I was with an amazing group of dedicated educators focusing on instructional sequence last week – and I thought I would take a break from the Symposium readings and share this work with you.
In our recent work, we’ve been talking a lot about instructional sequence. An instructional sequence is a series of learning tasks designed in a logical sequence (progression) with the purpose of accomplishing specific learning related to outcomes and standards. You can think of it as the other side of the assessment and instruction ‘coin.’ Or, picture a mobius strip -
– one moves from assessment to instruction and back without ever leaving the path.
We know it is important to be clear about what we intend our students to learn – to know, do, and articulate – and what quality is expected. It is also important that we know what it looks like along the way – so we can affirm what students are doing that is heading in the right direction, refocus their learning along the way, and provide new direction and instruction. We can then assess student evidence of learning and provide in-the-moment direction that acts as feedback to forward the learning.
Substantial evidence exists that shows that well-aligned instruction – which uses assessment in the service of learning – produces results 2 to 3 times greater than non-aligned instruction. Yet, there is also substantial evidence to show that teachers are often unable to identify the ‘next teaching steps’ based on what students are creating, doing, or saying.
THAT IS THE PROBLEM.
A two-fold challenge:
1. How can we assist teachers to know the pathways to learning so they can guide students?
2. How can we assist students to know the pathways to learning so they can guide themselves?
In the classroom this is a process of involving students in examining samples and co-constructing criteria which I describe in detail in Making Classroom Assessment Work (2011). In the school or system this is a process of involving teachers and others in examining samples, co-constructing criteria, and building a learning continuum which Sandra Herbst, Beth Parrott Reynolds, and I examine from a leadership perspective in Leading the Way to Assessment for Learning: A Practical Guide (2012).
Many researchers have been documenting the power of moderation at the system and school level to help teachers assess and evaluate quality. See earlier blog.
In some cases researchers have located their work regarding moderation in classroom settings – one recent example is a paper by Royce Sadler looking at the power of moderation in a higher education class – see earlier blog.
When I engage participants in considering assessment in the service of learning from this perspective, I deliberately use a series of video examples to illustrate the key ideas.
The video clips show teachers (K-12) working with students in every part of the process. After all, as learners we need to see what this can look like with our students - and be part of the story of our colleagues' work.
Where are we going?
How will we get there?
Are we there yet?
These powerful strategies that teachers deliberately use form an instructional sequence that teaches students how to self-monitor their learning. This process is an important part of what is being called ‘co-regulation’ – that is, students and teachers working together to understand how to learn, what quality looks like, and what next steps towards quality can be taken at this point in the learning.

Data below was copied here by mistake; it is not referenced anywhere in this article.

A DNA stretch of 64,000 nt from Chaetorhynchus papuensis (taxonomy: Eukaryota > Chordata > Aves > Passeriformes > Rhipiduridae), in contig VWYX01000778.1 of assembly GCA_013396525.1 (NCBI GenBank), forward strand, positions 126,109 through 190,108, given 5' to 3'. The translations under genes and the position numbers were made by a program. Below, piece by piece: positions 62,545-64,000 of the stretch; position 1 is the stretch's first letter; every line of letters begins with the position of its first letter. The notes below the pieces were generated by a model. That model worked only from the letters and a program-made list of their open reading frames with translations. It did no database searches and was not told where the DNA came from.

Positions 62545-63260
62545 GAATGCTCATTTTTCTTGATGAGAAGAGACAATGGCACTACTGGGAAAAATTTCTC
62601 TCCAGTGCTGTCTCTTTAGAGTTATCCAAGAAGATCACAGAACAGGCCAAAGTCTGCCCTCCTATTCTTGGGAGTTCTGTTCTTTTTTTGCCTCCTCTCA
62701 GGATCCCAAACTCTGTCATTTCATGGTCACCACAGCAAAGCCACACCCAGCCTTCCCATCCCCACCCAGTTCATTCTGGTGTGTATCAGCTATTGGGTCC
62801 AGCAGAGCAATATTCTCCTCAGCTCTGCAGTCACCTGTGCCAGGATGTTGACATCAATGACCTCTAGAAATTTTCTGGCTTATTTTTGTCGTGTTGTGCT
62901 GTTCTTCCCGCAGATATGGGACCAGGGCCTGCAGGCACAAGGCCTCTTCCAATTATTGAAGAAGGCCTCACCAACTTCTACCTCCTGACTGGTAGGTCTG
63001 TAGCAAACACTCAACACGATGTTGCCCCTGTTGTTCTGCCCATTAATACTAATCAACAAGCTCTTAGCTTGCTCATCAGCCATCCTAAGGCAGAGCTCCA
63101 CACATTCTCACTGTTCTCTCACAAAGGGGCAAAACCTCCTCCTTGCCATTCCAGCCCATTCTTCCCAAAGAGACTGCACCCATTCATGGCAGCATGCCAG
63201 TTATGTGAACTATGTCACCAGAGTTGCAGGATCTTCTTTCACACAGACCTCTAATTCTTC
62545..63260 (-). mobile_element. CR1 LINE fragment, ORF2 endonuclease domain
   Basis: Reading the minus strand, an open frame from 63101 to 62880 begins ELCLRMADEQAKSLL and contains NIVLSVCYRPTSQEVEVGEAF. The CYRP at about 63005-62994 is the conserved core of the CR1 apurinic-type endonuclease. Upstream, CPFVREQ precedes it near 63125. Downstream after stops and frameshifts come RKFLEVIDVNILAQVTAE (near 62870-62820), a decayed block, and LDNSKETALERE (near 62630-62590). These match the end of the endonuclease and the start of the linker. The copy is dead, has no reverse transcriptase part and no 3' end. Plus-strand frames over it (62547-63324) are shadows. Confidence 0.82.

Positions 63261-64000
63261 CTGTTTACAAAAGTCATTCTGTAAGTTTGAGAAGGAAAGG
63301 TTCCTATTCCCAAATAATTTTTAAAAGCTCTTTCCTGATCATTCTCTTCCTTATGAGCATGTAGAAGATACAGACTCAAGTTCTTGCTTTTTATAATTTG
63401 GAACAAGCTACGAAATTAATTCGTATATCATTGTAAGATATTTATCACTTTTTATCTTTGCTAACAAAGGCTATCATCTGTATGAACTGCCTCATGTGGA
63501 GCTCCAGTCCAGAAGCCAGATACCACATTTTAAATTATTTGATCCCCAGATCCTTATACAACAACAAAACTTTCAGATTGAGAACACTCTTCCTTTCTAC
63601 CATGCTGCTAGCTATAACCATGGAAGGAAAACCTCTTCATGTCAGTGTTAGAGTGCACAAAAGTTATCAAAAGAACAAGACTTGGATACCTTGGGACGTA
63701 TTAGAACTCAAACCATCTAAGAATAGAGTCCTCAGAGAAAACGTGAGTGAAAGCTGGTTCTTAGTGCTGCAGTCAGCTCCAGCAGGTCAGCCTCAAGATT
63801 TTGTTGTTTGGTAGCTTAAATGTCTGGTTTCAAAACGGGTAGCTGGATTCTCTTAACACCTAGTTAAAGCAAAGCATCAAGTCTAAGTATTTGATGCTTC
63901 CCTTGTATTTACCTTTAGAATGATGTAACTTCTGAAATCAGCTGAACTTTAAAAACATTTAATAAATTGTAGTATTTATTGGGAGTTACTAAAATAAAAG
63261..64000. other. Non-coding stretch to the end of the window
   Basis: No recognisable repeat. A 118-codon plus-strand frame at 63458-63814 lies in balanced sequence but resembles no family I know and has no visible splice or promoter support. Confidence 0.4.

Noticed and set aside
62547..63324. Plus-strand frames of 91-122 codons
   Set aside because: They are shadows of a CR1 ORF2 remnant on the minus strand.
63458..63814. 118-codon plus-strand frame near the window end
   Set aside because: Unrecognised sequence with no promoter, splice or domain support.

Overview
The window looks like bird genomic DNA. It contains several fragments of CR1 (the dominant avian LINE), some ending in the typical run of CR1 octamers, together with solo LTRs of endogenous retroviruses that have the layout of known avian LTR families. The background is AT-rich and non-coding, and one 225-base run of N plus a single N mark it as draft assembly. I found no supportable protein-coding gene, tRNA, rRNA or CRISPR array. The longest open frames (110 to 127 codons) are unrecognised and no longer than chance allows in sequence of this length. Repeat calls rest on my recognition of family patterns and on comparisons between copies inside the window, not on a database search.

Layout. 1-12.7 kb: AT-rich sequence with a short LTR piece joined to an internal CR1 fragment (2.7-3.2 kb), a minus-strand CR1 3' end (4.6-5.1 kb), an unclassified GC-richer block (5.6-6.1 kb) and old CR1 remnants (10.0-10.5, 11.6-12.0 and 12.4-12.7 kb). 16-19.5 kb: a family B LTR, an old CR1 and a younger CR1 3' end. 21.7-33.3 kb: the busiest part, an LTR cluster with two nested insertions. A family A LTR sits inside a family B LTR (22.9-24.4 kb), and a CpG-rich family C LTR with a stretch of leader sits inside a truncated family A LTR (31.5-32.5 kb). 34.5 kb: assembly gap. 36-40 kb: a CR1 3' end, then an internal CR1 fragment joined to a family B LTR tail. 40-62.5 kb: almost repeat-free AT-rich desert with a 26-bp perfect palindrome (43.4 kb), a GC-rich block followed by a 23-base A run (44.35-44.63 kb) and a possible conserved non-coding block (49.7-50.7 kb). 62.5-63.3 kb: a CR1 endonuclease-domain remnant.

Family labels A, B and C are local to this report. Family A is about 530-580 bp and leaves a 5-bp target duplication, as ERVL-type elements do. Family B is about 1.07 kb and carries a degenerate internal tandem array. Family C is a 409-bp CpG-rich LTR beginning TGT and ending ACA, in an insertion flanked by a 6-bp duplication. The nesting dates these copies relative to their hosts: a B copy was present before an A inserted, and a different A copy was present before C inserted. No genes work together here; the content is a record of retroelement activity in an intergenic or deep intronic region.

The result? Over time students learn to self-regulate because teachers have deliberately involved students in this instructional sequence over and over again. As Malcolm Gladwell (2008) explained so powerfully in Outliers - practice makes expert. Malcolm Gladwell based much of his book on the work of Anders Ericsson, who famously documented the 10,000 hours needed to become an expert.
This process is also a critical part of making grading and reporting transparent. After all transparency isn’t about being clear about “what counts.” It is about quality and what matters. You can find out more about this important concept in A Fresh Look at Grading and Reporting in High Schools.
Think about it – students are in public school almost 10,000 hours over their K-12 education. That is not a lot of time to become expert in many, many things. But what if we asked them to become expert in ONE THING? What might that ONE THING be? I propose we work towards making our students experts at LEARNING and using assessment in the service of learning. And that means helping them become experts at self-regulation of learning.
Davies, A. and S. Herbst (2014). A Fresh Look at Grading and Reporting in High Schools. Courtenay, BC: Connections Publishing and Bloomington, IN: Solution Tree Press.
Davies, A., S. Herbst, and B. Reynolds. (2012). Leading the Way to Assessment for Learning: A Practical Guide. Courtenay, BC: Connections Publishing and Bloomington, IN: Solution Tree Press.
Davies, A. (2011). Making Classroom Assessment Work, 3rd Ed.Courtenay, BC: Connections Publishing and Bloomington, IN: Solution Tree Press.
Ericsson, Anders K., N. Charness, P. Feltovich, and R.R. Hoffman. (2006). The Cambridge Handbook of Expertise and Expert Performance. Cambridge, UK: Cambridge University Press.
Gladwell, M. (2008). Outliers.New York: Little Brown and Company.
Sadler, D. R. (2013). Opening up feedback: Teaching learners to see. In S. Merry, M. Price, D. Carless & M. Taras (Eds.), Reconceptualising Feedback in Higher Education: Developing Dialogue with Students. (Ch. 5, 54‑63). London: Routledge.
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